Second, China’s e-commerce ecosystem—including sourcing, payment and delivery—has developed to the point where retailers can quickly build and grow their own e-commerce sites. By leveraging their brick-and-mortar stores and other offline resources, these retailers will create a threat to online-only players. For both traditional and online players alike, four factors are expected to give e-commerce a further boost: more secure payment methods, more reliable delivery services, government regulations that standardize e-commerce and increasing numbers of customers who now are becoming comfortable shopping online.

Attracting shoppers: Who’s buying online…and why?

Our online shopper survey provides insights into how companies can attract more online shoppers and build a loyal customer base. For example, as consumers become less price sensitive, retailers will need to deliver superior customer service and find ways to cultivate customer loyalty. Survey participants decide where to shop online largely based on search engine results and word-of-mouth recommendations. Apparel and groceries are the most frequently shopped categories but respondents say electronics and home appliances deliver the best value.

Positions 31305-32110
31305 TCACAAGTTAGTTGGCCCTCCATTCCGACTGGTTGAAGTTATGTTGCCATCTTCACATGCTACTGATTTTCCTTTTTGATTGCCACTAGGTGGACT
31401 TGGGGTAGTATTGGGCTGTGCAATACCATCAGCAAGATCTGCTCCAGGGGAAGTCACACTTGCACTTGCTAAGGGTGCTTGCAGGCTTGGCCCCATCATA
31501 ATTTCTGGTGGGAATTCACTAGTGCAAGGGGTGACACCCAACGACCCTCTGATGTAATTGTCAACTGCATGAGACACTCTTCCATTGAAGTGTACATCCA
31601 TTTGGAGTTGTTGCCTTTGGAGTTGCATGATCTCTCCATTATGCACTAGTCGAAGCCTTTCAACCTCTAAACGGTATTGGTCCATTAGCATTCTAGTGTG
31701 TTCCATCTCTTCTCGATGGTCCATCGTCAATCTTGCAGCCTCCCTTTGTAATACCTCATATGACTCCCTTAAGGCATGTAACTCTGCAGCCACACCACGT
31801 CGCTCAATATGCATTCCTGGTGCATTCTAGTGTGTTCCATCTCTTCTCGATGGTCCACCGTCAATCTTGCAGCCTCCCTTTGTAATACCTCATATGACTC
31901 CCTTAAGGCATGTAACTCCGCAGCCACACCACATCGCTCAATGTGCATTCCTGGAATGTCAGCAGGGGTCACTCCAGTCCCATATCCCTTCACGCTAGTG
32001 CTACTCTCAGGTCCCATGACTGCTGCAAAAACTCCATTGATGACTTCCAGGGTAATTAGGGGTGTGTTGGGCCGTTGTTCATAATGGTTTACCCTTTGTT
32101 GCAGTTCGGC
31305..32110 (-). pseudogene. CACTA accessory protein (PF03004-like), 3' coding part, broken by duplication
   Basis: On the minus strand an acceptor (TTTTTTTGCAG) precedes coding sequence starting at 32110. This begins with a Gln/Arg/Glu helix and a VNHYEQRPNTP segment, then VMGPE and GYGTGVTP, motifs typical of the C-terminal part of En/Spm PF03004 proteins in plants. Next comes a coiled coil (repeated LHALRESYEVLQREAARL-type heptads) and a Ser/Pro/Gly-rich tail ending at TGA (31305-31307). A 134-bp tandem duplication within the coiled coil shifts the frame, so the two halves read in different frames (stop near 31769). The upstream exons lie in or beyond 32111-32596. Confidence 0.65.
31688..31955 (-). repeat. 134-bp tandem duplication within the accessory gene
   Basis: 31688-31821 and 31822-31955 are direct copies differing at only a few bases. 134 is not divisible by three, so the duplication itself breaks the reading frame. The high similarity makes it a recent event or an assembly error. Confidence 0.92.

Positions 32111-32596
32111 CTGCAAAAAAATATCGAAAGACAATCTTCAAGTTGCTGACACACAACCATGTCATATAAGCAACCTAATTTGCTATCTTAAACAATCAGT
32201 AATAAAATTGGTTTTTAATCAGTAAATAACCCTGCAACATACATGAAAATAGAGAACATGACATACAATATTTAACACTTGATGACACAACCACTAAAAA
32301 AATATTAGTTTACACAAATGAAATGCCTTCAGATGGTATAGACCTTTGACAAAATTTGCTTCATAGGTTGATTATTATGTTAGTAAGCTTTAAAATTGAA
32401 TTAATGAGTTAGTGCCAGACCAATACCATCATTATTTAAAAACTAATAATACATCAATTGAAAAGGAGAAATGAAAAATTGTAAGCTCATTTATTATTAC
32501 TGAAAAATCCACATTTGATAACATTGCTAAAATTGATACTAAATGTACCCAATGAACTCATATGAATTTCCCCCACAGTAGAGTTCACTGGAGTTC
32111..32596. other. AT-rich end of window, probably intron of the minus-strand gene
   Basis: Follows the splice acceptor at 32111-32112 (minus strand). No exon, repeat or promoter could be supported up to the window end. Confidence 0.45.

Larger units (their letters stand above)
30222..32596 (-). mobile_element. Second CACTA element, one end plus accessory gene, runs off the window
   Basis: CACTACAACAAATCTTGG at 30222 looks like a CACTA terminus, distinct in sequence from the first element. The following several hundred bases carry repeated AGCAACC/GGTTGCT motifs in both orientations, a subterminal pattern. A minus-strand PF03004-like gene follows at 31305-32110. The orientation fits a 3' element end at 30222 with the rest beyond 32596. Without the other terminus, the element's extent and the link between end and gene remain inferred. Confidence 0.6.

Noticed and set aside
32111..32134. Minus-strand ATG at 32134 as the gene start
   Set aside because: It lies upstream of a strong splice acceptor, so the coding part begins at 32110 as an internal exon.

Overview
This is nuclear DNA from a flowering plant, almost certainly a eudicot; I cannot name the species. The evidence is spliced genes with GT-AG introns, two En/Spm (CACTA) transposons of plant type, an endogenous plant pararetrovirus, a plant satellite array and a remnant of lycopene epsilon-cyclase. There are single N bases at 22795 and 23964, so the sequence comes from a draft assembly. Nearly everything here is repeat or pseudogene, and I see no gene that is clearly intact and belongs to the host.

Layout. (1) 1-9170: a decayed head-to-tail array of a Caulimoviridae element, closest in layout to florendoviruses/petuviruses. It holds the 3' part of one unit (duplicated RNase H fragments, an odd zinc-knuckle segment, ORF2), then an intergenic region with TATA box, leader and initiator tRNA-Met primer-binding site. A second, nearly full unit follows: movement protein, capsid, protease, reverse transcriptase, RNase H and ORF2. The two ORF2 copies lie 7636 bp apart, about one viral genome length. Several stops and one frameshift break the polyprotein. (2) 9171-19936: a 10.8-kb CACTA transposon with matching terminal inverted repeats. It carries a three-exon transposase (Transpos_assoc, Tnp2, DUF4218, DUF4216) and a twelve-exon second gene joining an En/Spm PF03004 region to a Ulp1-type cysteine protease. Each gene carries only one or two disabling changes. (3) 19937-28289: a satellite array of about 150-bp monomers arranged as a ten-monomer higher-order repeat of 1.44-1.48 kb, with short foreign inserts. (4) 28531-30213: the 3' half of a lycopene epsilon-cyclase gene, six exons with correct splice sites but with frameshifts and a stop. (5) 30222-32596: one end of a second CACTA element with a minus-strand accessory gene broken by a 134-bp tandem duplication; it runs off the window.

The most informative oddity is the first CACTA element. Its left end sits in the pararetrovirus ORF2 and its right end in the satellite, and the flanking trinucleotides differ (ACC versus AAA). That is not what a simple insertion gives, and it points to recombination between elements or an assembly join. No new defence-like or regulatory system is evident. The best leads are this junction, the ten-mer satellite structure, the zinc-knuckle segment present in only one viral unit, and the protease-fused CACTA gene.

Our survey identified four distinct segments of shoppers with different characteristics and behaviors. Winners will be those that understand these emerging shopper segments and create strategies to serve their needs.

The Digital Leaders group (typically young working mothers) has the highest income, makes the most online purchases and is willing to spend more for quality, convenience and service.

The typical Value Seeker—about 23 years old, single, female, with a mid-to-low income—makes frequent online purchases and is influenced by word of mouth and price.

The Old School segment—usually single males about 29 years old, finds online shopping complicated.

The Bare Minimum segment includes students and the lowest online spenders. They may evolve into more active online shoppers as income and needs change.

Implications for online players

As China’s e-commerce boom redefines the retail landscape, successful strategic paths differ for traditional retailers and online pure plays.